Like Vidya Balan, this melody from ‘Tumhari Sulu’ stands out too

Like Vidya Balan, this melody from ‘Tumhari Sulu’ stands out too

A composition rendered by independent artist Ronkini Gupta in new Bollywood film ‘Tumhari Sulu’ (Yours Sulu) is being rated as one of “finest pieces” heard this year. That may not be an overestimation, considering Bollywood’s contemporary repertoire is mostly cacophony masquerading as music.

“Rafu” (which means darning) has been composed by indie musician Santanu Ghatak, who also plays a role in the film. The song, which has received more than 100,000 hits on YouTube so far, echoes what it takes to build a home, especially for a woman who is usually expected to make far more adjustments than others in a family.

The Suresh Triveni film is about the tenacious Sulu, short for Sulochana, who takes the journey from being a housewife to an overnight radio star. Ghatak’s poetry, in a fairy tale-like way, underscores the good and bad experiences of that journey.

Here is an excerpt from the song’s lyrics:

Teri bani rahein
Meri thi deewarein 
Un deewaron pe hi 
Maine likh li baharein
Shaam hui
Tu jo aya
So gayin thi kaliyaan
kuch tune si hai
maine ki hai rafu
yeh doriyan

Accompanied by a gentle guitar, Gupta’s voice is lyrical, and its rendered in the typical refrain of a light Hindustani classical-based film song.

Ronkini, who is also part of a classical-based fusion band, was previously heard in the soundtrack of Rajat Kapoor’s “Ankhon Dekhi” (Through My Own Eyes). Her training in Indian classical music informs her style, which is evident from the intense notes delivered in “Kaise Sukh Soyein”. The composition creates the virtual setting of a music concert.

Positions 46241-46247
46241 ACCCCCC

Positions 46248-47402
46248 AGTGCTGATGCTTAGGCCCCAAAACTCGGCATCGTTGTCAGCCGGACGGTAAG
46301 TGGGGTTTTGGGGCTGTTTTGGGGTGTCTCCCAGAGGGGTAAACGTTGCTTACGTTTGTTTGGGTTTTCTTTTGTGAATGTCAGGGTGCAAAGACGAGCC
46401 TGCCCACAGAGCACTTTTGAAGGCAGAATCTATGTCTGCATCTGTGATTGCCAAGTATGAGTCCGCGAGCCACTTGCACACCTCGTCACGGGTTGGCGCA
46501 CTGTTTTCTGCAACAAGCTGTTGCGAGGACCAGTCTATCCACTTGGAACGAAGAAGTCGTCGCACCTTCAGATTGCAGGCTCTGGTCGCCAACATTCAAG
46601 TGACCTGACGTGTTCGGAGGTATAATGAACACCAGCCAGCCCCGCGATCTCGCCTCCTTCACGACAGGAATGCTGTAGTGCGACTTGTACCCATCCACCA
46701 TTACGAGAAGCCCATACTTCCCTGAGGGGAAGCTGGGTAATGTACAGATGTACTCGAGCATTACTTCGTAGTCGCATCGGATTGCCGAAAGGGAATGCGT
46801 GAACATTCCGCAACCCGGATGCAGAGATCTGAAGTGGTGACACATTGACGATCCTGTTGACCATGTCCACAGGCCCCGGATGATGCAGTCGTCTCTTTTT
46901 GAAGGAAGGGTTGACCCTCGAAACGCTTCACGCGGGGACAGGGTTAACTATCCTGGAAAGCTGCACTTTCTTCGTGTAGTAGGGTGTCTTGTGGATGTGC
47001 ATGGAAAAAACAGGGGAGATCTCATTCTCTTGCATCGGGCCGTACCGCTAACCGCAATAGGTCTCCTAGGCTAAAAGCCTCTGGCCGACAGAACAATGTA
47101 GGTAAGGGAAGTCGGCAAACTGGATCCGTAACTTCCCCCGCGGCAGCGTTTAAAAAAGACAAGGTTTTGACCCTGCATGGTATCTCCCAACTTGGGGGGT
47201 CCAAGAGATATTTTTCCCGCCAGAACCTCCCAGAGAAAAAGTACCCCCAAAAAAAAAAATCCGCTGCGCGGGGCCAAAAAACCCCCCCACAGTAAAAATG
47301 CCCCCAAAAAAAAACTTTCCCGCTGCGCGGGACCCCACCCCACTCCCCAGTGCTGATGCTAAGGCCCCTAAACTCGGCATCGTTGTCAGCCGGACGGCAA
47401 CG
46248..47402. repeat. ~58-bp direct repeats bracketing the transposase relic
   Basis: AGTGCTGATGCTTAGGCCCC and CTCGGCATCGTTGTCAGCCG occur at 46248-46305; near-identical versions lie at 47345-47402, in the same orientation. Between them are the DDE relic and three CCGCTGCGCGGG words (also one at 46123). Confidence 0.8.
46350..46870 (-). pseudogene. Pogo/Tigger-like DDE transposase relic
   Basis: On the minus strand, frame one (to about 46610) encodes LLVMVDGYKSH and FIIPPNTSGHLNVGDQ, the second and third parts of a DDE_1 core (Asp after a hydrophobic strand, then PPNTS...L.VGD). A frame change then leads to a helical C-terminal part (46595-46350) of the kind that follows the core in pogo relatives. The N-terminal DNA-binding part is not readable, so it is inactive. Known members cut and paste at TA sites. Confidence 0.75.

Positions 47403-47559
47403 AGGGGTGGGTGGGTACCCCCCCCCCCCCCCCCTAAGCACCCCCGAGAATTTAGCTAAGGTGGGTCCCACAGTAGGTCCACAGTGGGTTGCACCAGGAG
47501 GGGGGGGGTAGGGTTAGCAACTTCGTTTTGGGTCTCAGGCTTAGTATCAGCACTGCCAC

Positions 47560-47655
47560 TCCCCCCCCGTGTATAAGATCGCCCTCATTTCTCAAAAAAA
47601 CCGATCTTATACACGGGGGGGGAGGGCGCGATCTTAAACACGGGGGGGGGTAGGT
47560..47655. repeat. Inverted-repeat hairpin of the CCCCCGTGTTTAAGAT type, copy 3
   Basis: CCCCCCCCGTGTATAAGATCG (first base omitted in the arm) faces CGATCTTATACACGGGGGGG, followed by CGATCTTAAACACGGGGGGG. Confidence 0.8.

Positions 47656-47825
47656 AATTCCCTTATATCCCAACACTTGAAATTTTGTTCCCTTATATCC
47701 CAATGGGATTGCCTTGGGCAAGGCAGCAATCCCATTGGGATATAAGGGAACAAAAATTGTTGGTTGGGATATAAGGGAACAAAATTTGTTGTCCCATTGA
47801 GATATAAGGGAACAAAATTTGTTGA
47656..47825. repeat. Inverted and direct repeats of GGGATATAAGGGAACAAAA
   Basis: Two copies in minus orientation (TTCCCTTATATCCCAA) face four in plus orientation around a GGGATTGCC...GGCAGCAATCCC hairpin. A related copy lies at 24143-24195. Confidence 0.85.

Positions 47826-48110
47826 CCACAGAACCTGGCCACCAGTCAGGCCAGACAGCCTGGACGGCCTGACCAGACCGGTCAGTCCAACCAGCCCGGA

Mumbai-based Ronkini Gupta, whose formal training in music began at the age of six, has also learnt Hindustani classical singing from Indian stalwarts Abdul Rashid Khan and Parveen Sultana.

Singing is not the only talent that Ronkini is gifted with. In her free time, she likes to paint as well. Here are images of some of her creations, shared with permission from the artist:

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All Roads Lead to “Kashi” in Prem Joshua’s Latest Studio Album

By Ankush Arora

After a gap of four years, German multi-instrumentalist and composer Prem Joshua, in collaboration with producer Chintan, returns with his latest east-west fusion album ‘Kashi’, the ancient name of the Indian holy city of Varanasi.

‘Kashi’ is a devotional album that deploys contemporary Western music to create a language that – apart from being entertaining – has a transcendental quality to it. While revisiting India’s ancient hymns — shlokas or mantras — Joshua’s trance-like voice and the accompanying nuanced vocals turn “All Roads Lead to Om” into a spiritual adventure.

“All Roads Lead to Om” — om being the mystical Sanskrit sound of Hindu origin — is the only full song from the latest album available on Joshua’s Facebook page. But a quick zap-in-zap-out of Kashi’s other songs can be heard here.

The music is evocative and addictive. Joshua’s magical sitar, as usual, takes the lead and it’s neck-and-neck play with the flute is mischievously seductive. The new album features Sanou Olszewski delivering the Western vocals while Hamsika Iyer‘s voice is heard in the Indian ones.

“I compose music with the sitar. From there it evolves. When you listen to my tracks and strip all the Western sounds, you will notice that it is raga-based. That is the very core—always,” said the musician in an interview to The New Indian Express.

Joshua’s interest in alloying India’s traditional music with that of Western innovation dates back to 1977, his first visit to the country that exposed him to its vast culture. That bond has culminated in 15 fusion albums — each unique in its own right — over the course of two decades.

His latest album will be released on August 5, according to the official website.

Also read — Prem Joshua & Chintans KASHI: Songs for the India Within Set for Release on August 5th from White Swan Records
 (On Twitter, I am @Ankush_patrakar)